32. Kansas City Chiefs: They should have gone for two on the last TD of regulation.
This and that
• Last word on the Michael Crabtree(notes) contract: Those who say that Crabtree didn't get a penny more for holding out are dead wrong, particularly if Crabtree is as good as advertised. First, Crabtree got an $8 million increase in the five-year value of the contract (the 49ers offered $20 million originally and Crabtree got $28 million). Second, if Crabtree can void the final year of the deal (which won't be easy), he'll be a free agent and will make a truckload. That said, giving up the sixth year of the deal for only $4 million could potentially hurt a lot.
• Oh the irony. Only five games after giving up a first-round pick to New England for defensive tackle Richard Seymour(notes), the Raiders are toying with the idea of trading Seymour again, even if they don't get as much in return, according to a source with the organization. All of this begs the now-eternal question: When will Al Davis realize he can't do it anymore and give up control of the football operations? I know, I know, never. But I have to ask.
• Give Detroit Lions quarterback Daunte Culpepper(notes) a lot of credit for shedding almost 40 pounds this offseason in an effort to compete for the starting job. Sadly, Culpepper still hasn't regained much of the quickness that once made him a great running threat. The knee injury he suffered in 2005 robbed him of that explosiveness.
• New Orleans quarterback Drew Brees(notes) is not only off to a strong start on the field, he helped the Saints off the field by renegotiating his contract recently to free $4 million in salary-cap space, according to figures from the NFL Players Association. The move was more of a paper-pushing exercise, but still was of immediate aid to the Saints in dealing with the cap. Brees reduced his base salary to $4.8 million from $9.8 million. The $5 million was paid to him in a signing bonus and Brees added two years to the contract for the sake of salary-cap proration. The two years void easily in the deal, meaning that Brees can still be a free agent after the 2010 season.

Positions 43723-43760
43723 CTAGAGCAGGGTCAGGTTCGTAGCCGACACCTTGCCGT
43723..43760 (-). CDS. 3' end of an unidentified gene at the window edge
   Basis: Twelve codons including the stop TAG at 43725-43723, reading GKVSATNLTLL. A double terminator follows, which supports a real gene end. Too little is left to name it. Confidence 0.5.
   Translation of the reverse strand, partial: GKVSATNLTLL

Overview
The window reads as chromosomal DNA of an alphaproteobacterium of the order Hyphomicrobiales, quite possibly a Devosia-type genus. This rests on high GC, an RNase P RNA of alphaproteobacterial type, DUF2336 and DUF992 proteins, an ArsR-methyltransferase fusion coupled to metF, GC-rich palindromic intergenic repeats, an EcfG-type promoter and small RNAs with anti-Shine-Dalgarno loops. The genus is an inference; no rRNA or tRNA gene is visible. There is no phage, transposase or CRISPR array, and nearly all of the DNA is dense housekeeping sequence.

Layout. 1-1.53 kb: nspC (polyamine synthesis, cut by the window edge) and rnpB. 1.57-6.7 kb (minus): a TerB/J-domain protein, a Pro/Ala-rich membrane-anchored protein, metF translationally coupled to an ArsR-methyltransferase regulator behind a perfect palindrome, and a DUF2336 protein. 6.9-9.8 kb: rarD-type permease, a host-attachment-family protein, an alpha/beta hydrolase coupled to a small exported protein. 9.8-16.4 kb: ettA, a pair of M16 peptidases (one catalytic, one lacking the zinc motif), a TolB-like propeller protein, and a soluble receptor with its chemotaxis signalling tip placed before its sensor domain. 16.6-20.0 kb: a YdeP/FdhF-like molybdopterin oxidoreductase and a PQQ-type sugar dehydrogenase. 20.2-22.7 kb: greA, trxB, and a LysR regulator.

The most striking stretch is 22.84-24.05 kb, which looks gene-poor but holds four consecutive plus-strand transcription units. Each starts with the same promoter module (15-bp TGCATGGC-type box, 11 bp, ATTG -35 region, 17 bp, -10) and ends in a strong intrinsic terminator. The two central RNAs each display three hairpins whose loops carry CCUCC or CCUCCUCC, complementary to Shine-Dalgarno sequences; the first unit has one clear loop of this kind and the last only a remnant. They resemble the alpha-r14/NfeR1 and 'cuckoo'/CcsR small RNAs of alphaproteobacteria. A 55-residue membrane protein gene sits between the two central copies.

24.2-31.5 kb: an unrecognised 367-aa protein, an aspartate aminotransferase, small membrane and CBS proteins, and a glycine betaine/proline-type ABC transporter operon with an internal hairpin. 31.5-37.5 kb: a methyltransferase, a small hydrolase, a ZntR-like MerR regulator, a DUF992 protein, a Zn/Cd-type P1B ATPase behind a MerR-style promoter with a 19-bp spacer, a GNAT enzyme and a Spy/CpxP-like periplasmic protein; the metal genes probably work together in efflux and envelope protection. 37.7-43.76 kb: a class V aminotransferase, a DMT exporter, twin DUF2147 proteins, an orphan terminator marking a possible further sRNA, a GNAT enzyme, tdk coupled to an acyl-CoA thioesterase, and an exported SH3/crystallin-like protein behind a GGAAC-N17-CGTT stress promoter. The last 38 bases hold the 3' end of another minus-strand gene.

• The best line of the past Sunday came from the one and only Mrs. Cole. After Oakland scored its lone touchdown in a 44-7 beatdown it suffered against the New York Giants, she asked rhetorically, "They can do that?"
• Dallas Cowboys wide receiver Miles Austin(notes) had the game of his career Sunday with 250 yards and two touchdowns. However, the dazzling scores and overall numbers overshadowed a potential short touchdown pass he dropped from quarterback Tony Romo(notes) in the first half.
• Speaking of Romo, he had a legitimate complaint Sunday when a Kansas City defender hit him with a helmet-to-helmet shot. The hit wasn't overwhelmingly hard, but it came in front of referee Ron Winter, the same guy who called the phantom roughing call the week before in the New England-Baltimore game.
• Speaking of bad calls, the NFL has some explaining to do on the taunting call against New England safety Brandon Meriweather(notes) that helped set up the game-tying touchdown for Denver in the fourth quarter. The flag came out before any hint of taunting and Meriweather's actions were borderline, at best.